Principle #7 Monsters In the Corner

Did you ever notice that when you shine a flashlight under the bed, or simply turn on the lights, that the boogeyman disappears?

If you have issue in your operation or in any relationship, it works to turn on the lights. Illuminate the concerns, even if you are unsure who is “right” or what the “right” thing to do is.

State the facts, solicit opinions, and see if bringing it out in the open helps to give you ideas as to how to proceed.

“The thing to do” is often super clear after you get a good look at the problem.  Reflect on your values and the lens at which you see the world, and a course of action will show itself.

 

Principle #5: Learn, Intentionally

“Learning from the past” should not be a random thing.  We should have a planning process, make and execute plans and look at them after they are executed.  Ask, “What worked?”, and do more of that and less of what didn’t work.

When someone says they learned their lesson, it’s often simply because a thing didn’t work out, and not often enough because we took the time to review our plans and our actions.

Take time more often to learn–the good and the bad–intentionally.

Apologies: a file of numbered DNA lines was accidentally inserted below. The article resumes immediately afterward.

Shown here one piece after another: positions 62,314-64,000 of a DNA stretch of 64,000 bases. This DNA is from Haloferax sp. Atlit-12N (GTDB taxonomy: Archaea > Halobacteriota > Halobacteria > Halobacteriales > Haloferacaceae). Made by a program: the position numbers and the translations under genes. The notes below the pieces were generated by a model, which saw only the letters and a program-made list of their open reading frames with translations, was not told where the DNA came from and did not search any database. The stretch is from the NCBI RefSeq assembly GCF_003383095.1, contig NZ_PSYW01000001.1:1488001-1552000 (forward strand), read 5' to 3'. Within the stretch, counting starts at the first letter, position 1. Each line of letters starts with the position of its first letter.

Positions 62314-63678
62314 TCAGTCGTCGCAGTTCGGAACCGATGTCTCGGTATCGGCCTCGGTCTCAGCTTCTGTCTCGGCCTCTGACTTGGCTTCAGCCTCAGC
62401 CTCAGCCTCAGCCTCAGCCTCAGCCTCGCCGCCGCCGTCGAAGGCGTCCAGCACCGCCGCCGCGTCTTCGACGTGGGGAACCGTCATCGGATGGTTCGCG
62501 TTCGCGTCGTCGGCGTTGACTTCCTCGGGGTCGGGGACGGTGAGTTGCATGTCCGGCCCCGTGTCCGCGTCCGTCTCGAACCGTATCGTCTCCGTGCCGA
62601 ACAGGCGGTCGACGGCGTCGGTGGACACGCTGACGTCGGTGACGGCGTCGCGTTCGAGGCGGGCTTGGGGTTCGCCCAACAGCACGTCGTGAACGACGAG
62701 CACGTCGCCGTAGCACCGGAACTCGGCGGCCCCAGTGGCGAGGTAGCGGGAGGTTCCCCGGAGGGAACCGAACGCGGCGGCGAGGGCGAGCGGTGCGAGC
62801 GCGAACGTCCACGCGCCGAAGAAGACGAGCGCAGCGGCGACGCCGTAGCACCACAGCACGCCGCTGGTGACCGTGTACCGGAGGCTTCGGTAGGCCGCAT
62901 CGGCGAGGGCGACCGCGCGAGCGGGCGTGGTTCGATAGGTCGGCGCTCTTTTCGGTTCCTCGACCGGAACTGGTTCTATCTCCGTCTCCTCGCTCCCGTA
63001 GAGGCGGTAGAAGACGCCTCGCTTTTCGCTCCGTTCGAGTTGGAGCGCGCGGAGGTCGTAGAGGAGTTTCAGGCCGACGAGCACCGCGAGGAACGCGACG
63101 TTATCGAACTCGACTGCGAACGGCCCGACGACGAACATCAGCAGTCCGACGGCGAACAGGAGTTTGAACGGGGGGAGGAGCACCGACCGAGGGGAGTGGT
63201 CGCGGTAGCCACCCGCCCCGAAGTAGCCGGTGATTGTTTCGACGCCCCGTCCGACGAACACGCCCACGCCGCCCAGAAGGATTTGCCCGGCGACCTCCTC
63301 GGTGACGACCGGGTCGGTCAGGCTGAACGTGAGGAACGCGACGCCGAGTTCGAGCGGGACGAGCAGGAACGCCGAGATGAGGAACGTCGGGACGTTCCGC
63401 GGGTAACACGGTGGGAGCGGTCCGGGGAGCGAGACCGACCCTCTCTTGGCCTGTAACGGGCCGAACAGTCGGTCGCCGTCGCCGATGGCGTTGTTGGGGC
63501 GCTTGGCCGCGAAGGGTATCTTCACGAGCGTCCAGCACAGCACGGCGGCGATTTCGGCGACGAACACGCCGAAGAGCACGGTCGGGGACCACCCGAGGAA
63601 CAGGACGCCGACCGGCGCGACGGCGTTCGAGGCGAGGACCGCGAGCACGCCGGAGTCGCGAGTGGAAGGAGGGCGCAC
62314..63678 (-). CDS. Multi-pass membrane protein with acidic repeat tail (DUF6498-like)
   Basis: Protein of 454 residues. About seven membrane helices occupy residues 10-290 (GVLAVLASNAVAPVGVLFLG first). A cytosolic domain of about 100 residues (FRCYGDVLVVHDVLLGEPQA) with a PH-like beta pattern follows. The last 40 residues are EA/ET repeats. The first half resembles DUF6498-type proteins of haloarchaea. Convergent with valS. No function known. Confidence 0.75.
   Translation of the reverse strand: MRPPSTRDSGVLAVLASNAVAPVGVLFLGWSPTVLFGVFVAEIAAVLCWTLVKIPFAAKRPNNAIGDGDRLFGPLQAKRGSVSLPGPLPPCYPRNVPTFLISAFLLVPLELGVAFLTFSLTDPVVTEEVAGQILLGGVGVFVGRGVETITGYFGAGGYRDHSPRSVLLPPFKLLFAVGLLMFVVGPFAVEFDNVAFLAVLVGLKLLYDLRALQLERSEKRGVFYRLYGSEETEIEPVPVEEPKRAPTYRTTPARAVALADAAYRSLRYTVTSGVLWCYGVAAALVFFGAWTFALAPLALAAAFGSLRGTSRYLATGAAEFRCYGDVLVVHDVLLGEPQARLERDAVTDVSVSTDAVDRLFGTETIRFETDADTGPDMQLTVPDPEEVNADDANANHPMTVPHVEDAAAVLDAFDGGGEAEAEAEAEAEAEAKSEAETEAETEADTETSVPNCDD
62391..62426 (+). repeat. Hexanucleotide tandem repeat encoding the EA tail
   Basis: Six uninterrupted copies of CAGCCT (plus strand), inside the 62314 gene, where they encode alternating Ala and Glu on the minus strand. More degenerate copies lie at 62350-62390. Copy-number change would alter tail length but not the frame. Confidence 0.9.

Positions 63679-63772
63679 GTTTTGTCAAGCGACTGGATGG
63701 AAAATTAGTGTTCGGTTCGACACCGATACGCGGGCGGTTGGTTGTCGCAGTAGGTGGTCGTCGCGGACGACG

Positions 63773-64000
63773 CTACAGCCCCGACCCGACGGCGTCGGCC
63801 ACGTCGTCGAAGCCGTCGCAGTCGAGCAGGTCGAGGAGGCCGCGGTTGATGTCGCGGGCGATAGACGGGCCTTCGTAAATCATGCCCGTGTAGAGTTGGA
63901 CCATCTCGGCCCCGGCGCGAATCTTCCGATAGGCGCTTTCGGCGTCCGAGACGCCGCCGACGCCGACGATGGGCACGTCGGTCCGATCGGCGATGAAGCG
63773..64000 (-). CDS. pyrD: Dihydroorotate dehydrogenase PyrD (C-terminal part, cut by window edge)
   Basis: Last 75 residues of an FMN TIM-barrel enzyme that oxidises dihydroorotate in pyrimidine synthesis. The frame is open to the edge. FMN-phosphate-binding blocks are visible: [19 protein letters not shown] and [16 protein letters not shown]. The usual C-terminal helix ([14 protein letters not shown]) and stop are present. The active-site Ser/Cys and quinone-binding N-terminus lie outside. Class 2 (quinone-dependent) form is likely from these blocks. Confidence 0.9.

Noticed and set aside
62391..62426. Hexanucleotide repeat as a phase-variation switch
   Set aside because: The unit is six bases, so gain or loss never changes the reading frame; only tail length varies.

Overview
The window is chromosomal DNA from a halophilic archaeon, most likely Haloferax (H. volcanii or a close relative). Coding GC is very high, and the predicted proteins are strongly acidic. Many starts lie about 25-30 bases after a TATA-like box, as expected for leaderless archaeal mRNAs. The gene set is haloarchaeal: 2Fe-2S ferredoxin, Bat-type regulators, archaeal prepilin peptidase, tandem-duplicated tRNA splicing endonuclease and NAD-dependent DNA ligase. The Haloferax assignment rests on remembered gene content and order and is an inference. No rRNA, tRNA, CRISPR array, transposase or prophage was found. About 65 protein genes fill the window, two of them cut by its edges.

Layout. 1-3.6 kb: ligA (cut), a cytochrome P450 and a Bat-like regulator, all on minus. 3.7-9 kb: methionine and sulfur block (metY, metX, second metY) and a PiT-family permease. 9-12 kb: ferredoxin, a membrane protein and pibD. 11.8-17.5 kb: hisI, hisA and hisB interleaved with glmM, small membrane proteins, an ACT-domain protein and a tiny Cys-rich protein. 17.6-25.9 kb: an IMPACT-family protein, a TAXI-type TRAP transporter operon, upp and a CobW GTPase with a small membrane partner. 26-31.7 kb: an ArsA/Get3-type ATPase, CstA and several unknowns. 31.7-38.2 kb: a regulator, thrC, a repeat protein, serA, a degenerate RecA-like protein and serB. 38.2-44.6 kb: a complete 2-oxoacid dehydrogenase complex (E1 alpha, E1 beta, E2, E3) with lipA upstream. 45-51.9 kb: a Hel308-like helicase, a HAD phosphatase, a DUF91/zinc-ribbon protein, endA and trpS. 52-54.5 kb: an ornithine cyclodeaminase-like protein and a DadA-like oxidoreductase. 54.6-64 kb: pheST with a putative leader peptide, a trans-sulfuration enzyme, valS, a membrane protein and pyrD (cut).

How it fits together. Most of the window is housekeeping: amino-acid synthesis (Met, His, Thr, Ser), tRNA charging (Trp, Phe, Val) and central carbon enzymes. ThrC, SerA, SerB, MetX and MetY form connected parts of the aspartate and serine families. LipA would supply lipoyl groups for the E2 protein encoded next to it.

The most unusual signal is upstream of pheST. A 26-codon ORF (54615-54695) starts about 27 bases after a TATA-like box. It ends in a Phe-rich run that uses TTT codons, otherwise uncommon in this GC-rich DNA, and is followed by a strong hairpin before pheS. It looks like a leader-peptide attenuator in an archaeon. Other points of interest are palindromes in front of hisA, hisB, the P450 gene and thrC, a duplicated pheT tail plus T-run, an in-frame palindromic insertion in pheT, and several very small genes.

Principle #102 – It’s How You Make Them Feel

One of the conversations that has stuck with me for over ten years…

“Coach, I figured something out,” she said one April morning. “I’m so used to coaches being the one who yelled at us and made us run, I never thought of them as being on the same team as us.”

She was shocked when she felt support from her college coach.

It’s doubtful that all of her coaches before that were “against” her and her teammates, or that yelling was the top activity.

Yet, she FELT that way…the prevailing FEELING about coaches was of being criticized, “yelled at”, even if voices weren’t raised, and of being on the other side.

Recognize how people feel in your presence. Your words may not be as important as you think.

Principle #78 Orchestrate

Coaching By Numbers